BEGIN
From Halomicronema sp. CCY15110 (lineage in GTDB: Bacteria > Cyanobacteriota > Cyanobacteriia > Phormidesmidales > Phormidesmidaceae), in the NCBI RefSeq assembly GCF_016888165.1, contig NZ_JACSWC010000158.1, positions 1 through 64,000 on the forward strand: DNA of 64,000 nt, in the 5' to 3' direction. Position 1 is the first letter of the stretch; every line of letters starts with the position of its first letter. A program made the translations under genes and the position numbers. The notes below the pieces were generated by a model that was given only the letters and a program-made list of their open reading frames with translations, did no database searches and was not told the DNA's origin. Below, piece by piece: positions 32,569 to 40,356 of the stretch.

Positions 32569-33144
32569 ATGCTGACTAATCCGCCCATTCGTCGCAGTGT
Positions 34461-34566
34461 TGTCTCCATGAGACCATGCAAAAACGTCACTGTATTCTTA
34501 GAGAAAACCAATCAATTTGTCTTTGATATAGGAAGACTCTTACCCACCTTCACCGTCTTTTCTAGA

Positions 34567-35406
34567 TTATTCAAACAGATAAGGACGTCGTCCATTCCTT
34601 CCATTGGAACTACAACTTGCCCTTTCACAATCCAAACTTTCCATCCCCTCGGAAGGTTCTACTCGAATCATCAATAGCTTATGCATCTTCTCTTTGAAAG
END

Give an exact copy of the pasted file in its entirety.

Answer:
From Halomicronema sp. CCY15110 (lineage in GTDB: Bacteria > Cyanobacteriota > Cyanobacteriia > Phormidesmidales > Phormidesmidaceae), in the NCBI RefSeq assembly GCF_016888165.1, contig NZ_JACSWC010000158.1, positions 1 through 64,000 on the forward strand: DNA of 64,000 nt, in the 5' to 3' direction. Position 1 is the first letter of the stretch; every line of letters starts with the position of its first letter. A program made the translations under genes and the position numbers. The notes below the pieces were generated by a model that was given only the letters and a program-made list of their open reading frames with translations, did no database searches and was not told the DNA's origin. Below, piece by piece: positions 32,569 to 40,356 of the stretch.

Positions 32569-33144
32569 ATGCTGACTAATCCGCCCATTCGTCGCAGTGT
Positions 34461-34566
34461 TGTCTCCATGAGACCATGCAAAAACGTCACTGTATTCTTA
34501 GAGAAAACCAATCAATTTGTCTTTGATATAGGAAGACTCTTACCCACCTTCACCGTCTTTTCTAGA

Positions 34567-35406
34567 TTATTCAAACAGATAAGGACGTCGTCCATTCCTT
34601 CCATTGGAACTACAACTTGCCCTTTCACAATCCAAACTTTCCATCCCCTCGGAAGGTTCTACTCGAATCATCAATAGCTTATGCATCTTCTCTTTGAAAG